Thanks for writing, but you are completely missing the point of these comments. The issue isn't that we have a problem with a man carrying lipstick. I think it is fair to say that most of us couldn't care less. What is appalling is that you - knowing that gay men are stereotyped as effeminate - choose to put this forward as a representation of a gay character. And you did this even when it was completely gratuitous. There was absolutely no reason this character couldn't have sold vacuum cleaners to put himself through school. You chose to link him to cosmetics and you chose to turn him into a lipstick carrying "girlfriend" who is at the ready to help a woman with a touch up. I doubt you ever considered anything similar with a straight male character. You are responsible for promoting stereotypes. Shame on us? No, sir. Shame on you. You clearly believe, at some level, that these foul stereotypes are true and that is why you promote them.

    Also, if you were responsible for writing Luke/Noah storylines on ATWT, I can also tell you that you are a terrible writer. They were nothing but a series of time wasters, involving murders and abductions and a mystery woman from Iraq, in other words an assortment of nonsense. You couldn't even competently write a love triangle plot, one of the easiest plot devices to write. You never gave that relationship the respectful exploration that it deserved. If that was your doing, I again say shame on you.

    Posted by: Jeff | Dec 8, 2012 4:32:43 AM


  14. So a gay man who has a tube of lipstick is not a good gay role model? I just want to make sure I know where we're going with this new homophobia. Felix has been on the show for one day, people!

    Posted by: Matt | Dec 8, 2012 6:17:13 AM


  15. Thank you, Ron, for putting these homophobic homosexuals in their place! They need to get over themselves.

    Posted by: J L | Dec 8, 2012 6:51:21 AM


  16. No he wasn't responsible for Luke and Noah, but it was responsible for Oliver and Kyle on One life to live, and that wasn't good (at least he wasn't responsible for blaming the gay storyline for the bad ratings of the show).

    As i say, playing withe stereotypes is a complicate thing, there are a lot of efeminate gay men who are great characters, three dimensional and charming. But i find difficult to find that kind of characters on a soap (straight or gay).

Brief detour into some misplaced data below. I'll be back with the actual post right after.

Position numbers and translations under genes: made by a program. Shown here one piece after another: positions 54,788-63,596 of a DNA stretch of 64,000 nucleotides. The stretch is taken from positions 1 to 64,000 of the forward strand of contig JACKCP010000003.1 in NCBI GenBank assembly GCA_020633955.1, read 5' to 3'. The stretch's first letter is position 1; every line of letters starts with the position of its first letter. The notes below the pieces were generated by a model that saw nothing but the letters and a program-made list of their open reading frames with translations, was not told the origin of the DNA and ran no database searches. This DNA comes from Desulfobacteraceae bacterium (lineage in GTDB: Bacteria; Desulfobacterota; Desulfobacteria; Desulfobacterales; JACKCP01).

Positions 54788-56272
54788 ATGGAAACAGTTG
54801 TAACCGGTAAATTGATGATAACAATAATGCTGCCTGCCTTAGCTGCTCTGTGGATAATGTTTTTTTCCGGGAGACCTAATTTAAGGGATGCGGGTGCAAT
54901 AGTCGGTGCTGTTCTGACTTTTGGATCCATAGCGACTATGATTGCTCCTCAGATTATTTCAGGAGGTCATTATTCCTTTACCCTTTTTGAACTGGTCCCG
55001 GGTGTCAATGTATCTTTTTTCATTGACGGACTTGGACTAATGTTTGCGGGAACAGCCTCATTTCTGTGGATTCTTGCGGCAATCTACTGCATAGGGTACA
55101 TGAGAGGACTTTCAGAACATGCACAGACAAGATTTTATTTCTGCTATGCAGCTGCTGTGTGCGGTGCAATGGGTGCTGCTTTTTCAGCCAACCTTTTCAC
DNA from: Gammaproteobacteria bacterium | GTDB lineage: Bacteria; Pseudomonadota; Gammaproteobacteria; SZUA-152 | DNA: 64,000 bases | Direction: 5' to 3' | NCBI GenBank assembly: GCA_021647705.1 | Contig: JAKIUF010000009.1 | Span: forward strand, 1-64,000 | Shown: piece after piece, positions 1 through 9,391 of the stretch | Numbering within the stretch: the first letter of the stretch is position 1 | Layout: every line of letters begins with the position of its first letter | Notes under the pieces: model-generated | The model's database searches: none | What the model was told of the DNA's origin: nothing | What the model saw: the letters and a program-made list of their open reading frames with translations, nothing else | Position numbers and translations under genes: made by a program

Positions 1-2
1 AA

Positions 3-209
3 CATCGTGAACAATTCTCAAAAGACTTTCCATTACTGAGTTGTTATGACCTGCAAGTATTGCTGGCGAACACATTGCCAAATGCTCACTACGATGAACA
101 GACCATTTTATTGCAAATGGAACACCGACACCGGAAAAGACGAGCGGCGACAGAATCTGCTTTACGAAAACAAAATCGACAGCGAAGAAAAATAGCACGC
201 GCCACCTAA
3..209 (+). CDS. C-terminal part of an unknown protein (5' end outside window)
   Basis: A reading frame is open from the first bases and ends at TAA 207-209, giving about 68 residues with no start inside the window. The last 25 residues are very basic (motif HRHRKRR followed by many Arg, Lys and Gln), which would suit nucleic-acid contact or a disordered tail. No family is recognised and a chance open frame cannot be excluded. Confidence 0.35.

Days storyline for example, is cliche after cliche. They have two handsome guys who are decent actors, but instead of give them something interesting to do, they give them totally plot driven storylines.

    I still think that the first scenes of GH gay character weren't a good form to introduce the character, but at least it seems there's a rational explanation, so maybe there's some hope.

    I know it's difficult for soap writers introduce gay characters, because the main audience is generally conservative. But i think it's something you need to do fully (Days storylines is not good, but they are not shy with physical affection) because if you let the story in the middle ground, nobody is going to be happy.
    Luke and Noah were a big big success, but then they feared the backlash, and totally degay the characters (they were virgins two years later) and start to write that awful storylines for them, not taking profit of their popularity.
    Adultery, blackmail and kidnappings are expected, this is a soap, but at least with the characters some development and treat them like the straight ones

    Posted by: jjose712 | Dec 8, 2012 7:31:24 AM


  17. @Jeff: I thought the issue we were discussing here was whether or not this character was promoting stereotypes. Now you're attacking me for my storytelling ability? A little off the subject, but also a little misinformed. I did not write Luke/Noah on ATWT. Secondly, my writing the stereotype of a gay man selling lipstick (since when is this a gay stereotype???) was not "completely gratuitous." There is actually a story reason why it had to be lipstick and not vacuum cleaners, which will also become apparent on Monday. That's the thing about soap operas, they're on every day, and you actually have to watch them to get to know the characters. You don't learn everything there is to know about them in one day. So in spite of your misinformed opinion, I am not ashamed of Felix. I am proud of Felix. He is sweet and kind and charming and would never be caught dead selling vacuum cleaners.

    Posted by: Ron Carlivati | Dec 8, 2012 10:57:19 AM


  18. I think it will turn out that Felix is a drag queen, and he will perform (in Drag) at the Nurses Ball. I think that He will also be HIV Poz. (African Americans are a High percentage) This will give a current face of the cause. 15 years ago it was Gay white men, IV Drug users and women. (Jon Hanely, Stone and Robin) I am still hoping that Lucas Jones comes back and is in a good story. I am also hoping the next black character is Tommy Hardy, Jr. (He would be the same age as Lucas and Maxie).

    Posted by: MK | Dec 8, 2012 11:04:24 AM


  19. @Ron Carlivati It is out-of-touch Hollywood types like you that are responsible for destroying the self-esteem of young gay men by presenting them with nothing but images of effeminacy and pseudo-womanliness in the media. Imagine how a young gay male athlete in Kansas or Mississippi feels when he sees such portrayals on television. It reinforces everthing the homophobes around him have told him about his attraction to males equating to a lack of masculinity.

    But people like you don't give a damn about that, do you? You are so far gone in your "gender-non-conformity" Disneyland that only exists in the narrow little cocoons that people like you live in that you probably actually believe that you are doing a good thing.